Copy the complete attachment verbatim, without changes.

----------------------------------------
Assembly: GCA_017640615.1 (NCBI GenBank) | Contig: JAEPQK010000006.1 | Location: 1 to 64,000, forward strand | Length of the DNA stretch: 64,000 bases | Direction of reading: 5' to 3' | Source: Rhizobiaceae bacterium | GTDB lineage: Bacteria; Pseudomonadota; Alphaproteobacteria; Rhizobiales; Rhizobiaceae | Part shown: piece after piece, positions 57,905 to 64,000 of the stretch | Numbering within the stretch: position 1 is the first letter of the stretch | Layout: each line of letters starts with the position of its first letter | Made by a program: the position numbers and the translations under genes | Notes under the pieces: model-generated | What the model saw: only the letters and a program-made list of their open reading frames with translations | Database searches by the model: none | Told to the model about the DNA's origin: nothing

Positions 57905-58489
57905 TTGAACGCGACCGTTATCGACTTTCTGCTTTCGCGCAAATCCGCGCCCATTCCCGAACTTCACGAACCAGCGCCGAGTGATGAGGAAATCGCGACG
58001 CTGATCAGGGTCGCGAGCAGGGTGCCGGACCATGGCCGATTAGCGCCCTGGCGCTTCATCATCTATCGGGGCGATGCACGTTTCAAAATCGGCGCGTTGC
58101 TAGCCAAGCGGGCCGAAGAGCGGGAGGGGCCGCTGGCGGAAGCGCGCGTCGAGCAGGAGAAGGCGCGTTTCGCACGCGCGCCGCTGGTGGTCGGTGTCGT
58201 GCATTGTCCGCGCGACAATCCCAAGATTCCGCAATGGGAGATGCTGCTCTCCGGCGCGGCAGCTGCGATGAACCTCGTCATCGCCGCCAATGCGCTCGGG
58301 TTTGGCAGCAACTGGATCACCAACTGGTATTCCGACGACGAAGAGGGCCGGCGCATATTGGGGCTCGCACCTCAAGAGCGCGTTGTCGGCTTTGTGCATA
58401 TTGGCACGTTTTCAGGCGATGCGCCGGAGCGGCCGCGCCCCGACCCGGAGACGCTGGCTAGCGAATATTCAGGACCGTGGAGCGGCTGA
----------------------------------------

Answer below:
Assembly: GCA_017640615.1 (NCBI GenBank) | Contig: JAEPQK010000006.1 | Location: 1 to 64,000, forward strand | Length of the DNA stretch: 64,000 bases | Direction of reading: 5' to 3' | Source: Rhizobiaceae bacterium | GTDB lineage: Bacteria; Pseudomonadota; Alphaproteobacteria; Rhizobiales; Rhizobiaceae | Part shown: piece after piece, positions 57,905 to 64,000 of the stretch | Numbering within the stretch: position 1 is the first letter of the stretch | Layout: each line of letters starts with the position of its first letter | Made by a program: the position numbers and the translations under genes | Notes under the pieces: model-generated | What the model saw: only the letters and a program-made list of their open reading frames with translations | Database searches by the model: none | Told to the model about the DNA's origin: nothing

Positions 57905-58489
57905 TTGAACGCGACCGTTATCGACTTTCTGCTTTCGCGCAAATCCGCGCCCATTCCCGAACTTCACGAACCAGCGCCGAGTGATGAGGAAATCGCGACG
58001 CTGATCAGGGTCGCGAGCAGGGTGCCGGACCATGGCCGATTAGCGCCCTGGCGCTTCATCATCTATCGGGGCGATGCACGTTTCAAAATCGGCGCGTTGC
58101 TAGCCAAGCGGGCCGAAGAGCGGGAGGGGCCGCTGGCGGAAGCGCGCGTCGAGCAGGAGAAGGCGCGTTTCGCACGCGCGCCGCTGGTGGTCGGTGTCGT
58201 GCATTGTCCGCGCGACAATCCCAAGATTCCGCAATGGGAGATGCTGCTCTCCGGCGCGGCAGCTGCGATGAACCTCGTCATCGCCGCCAATGCGCTCGGG
58301 TTTGGCAGCAACTGGATCACCAACTGGTATTCCGACGACGAAGAGGGCCGGCGCATATTGGGGCTCGCACCTCAAGAGCGCGTTGTCGGCTTTGTGCATA
58401 TTGGCACGTTTTCAGGCGATGCGCCGGAGCGGCCGCGCCCCGACCCGGAGACGCTGGCTAGCGAATATTCAGGACCGTGGAGCGGCTGA